Twelve Cents Per Transaction Tops Say Fed Staff

The Federal Reserve Board staff has proposed two alternatives to debit interchange fee regulation. Both would set a maximum of 12 cents per transaction for debit cards with no apparent distinction between signature and PIN. Under one proposal, there would be a safe harbor of 7 cents, and issuers could make a case for up to 12 cents based on their actual average variable cost of authorization, clearing and settlement. Under the other proposal, issuers would have a cap of 12 cents per transaction.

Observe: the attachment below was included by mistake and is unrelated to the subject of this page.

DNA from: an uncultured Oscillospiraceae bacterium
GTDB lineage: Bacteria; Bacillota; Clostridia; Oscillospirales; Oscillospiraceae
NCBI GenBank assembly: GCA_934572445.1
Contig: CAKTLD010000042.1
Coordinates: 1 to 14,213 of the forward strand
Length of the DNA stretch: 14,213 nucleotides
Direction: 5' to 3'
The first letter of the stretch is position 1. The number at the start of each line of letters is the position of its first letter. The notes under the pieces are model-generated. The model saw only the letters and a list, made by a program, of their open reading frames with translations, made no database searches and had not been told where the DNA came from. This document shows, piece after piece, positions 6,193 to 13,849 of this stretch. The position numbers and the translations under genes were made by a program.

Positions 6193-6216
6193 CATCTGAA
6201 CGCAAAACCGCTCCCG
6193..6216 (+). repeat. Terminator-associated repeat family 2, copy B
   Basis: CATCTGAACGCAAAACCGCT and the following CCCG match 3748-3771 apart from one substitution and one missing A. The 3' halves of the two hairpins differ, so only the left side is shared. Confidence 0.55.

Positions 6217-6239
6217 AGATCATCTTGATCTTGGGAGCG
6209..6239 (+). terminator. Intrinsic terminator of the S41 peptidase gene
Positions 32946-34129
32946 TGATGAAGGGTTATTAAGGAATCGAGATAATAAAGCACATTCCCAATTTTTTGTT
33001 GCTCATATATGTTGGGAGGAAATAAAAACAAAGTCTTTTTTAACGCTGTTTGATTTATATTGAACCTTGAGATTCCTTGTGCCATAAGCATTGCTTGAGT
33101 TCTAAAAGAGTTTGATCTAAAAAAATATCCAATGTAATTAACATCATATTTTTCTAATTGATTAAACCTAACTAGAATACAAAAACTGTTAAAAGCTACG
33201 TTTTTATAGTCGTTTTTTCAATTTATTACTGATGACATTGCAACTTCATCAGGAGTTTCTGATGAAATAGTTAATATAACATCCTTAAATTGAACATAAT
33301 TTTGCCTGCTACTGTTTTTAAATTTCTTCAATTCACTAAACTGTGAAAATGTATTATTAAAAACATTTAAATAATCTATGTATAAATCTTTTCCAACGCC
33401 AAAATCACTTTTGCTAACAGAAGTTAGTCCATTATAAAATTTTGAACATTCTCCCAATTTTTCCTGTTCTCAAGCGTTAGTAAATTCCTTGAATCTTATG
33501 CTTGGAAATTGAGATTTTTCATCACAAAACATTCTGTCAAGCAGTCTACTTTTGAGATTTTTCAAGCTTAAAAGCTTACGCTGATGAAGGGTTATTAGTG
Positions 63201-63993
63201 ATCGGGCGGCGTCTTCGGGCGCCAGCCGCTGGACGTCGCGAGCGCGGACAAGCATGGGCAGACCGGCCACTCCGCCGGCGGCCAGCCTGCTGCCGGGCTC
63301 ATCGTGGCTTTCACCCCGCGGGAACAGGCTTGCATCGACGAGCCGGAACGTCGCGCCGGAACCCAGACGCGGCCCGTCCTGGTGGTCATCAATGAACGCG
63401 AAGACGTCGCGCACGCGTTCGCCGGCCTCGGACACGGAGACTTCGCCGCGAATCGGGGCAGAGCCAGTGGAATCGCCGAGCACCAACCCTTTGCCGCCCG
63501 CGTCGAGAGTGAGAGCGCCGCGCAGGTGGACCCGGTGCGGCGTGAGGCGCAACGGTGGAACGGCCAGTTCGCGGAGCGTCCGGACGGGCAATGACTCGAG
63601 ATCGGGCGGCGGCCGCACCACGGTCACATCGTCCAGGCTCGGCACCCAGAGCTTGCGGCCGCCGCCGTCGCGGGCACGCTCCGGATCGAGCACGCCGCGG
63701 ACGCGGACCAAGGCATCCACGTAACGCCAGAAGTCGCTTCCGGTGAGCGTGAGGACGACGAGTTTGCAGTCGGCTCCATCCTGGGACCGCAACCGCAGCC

The Fed also has two proposals for the number of networks issuers have to offer on their debit cards. They are looking for comments on whether it should be two independent PIN and signature networks, or whether there should be at least two independent PIN networks and two independent signature networks.

The 12 cent per transaction fee is identical to the Reserve Bank of Australia’s cap for signature debit cards and roughly 8 cents fdor the European Commissions cap under its settlement with Visa (based on a $40 transaction).

The Federal Reserve Board voted unanimously to release the proposals for public comment and there was no apparent opposition from any Board member to the massive reductions in debit card interchange fee revenues that the proposed rules would lead to.

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